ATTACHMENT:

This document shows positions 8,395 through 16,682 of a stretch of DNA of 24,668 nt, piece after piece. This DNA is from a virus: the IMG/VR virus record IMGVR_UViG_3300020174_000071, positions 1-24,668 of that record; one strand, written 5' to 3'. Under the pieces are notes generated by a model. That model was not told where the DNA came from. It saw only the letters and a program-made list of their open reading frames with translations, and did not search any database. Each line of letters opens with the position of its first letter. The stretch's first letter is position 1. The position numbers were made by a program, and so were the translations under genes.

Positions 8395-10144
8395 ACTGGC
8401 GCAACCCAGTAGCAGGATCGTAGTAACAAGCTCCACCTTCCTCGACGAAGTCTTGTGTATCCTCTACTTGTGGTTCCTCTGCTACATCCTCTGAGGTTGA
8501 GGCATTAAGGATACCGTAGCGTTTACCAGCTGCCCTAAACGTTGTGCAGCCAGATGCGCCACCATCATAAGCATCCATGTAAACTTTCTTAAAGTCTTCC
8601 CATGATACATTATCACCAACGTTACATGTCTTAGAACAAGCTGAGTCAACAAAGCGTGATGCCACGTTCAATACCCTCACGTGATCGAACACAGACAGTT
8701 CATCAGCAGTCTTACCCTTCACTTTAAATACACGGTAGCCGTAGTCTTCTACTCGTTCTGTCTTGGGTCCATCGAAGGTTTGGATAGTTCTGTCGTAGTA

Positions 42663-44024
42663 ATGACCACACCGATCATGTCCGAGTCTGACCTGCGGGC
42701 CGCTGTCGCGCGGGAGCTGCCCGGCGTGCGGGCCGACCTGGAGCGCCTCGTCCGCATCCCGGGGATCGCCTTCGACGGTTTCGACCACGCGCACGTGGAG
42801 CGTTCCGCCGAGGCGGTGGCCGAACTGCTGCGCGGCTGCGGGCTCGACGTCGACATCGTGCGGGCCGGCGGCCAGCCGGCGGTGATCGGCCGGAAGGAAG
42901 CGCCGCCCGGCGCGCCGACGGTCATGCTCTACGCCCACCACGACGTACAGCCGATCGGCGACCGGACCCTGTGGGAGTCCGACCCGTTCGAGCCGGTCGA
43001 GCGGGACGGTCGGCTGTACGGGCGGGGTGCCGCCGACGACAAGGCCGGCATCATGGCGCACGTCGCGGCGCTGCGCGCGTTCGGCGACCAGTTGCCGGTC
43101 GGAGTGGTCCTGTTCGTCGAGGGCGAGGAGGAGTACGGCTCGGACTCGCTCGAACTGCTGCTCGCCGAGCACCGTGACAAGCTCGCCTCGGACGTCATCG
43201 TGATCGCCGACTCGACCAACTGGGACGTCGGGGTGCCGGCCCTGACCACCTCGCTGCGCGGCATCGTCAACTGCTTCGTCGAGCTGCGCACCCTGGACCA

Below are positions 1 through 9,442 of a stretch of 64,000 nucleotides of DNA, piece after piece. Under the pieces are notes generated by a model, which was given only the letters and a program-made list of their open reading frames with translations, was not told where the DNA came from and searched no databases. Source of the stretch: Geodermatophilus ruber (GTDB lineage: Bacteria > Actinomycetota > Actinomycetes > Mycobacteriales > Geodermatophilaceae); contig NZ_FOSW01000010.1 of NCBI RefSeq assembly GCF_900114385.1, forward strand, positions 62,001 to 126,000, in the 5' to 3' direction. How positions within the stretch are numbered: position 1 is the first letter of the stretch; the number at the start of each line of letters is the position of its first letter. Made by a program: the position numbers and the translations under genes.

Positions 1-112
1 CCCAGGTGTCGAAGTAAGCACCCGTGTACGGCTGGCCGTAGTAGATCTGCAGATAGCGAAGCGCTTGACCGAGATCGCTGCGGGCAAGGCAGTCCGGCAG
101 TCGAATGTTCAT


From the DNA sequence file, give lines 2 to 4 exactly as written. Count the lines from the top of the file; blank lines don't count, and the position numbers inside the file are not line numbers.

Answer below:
Positions 8395-10144
8395 ACTGGC
8401 GCAACCCAGTAGCAGGATCGTAGTAACAAGCTCCACCTTCCTCGACGAAGTCTTGTGTATCCTCTACTTGTGGTTCCTCTGCTACATCCTCTGAGGTTGA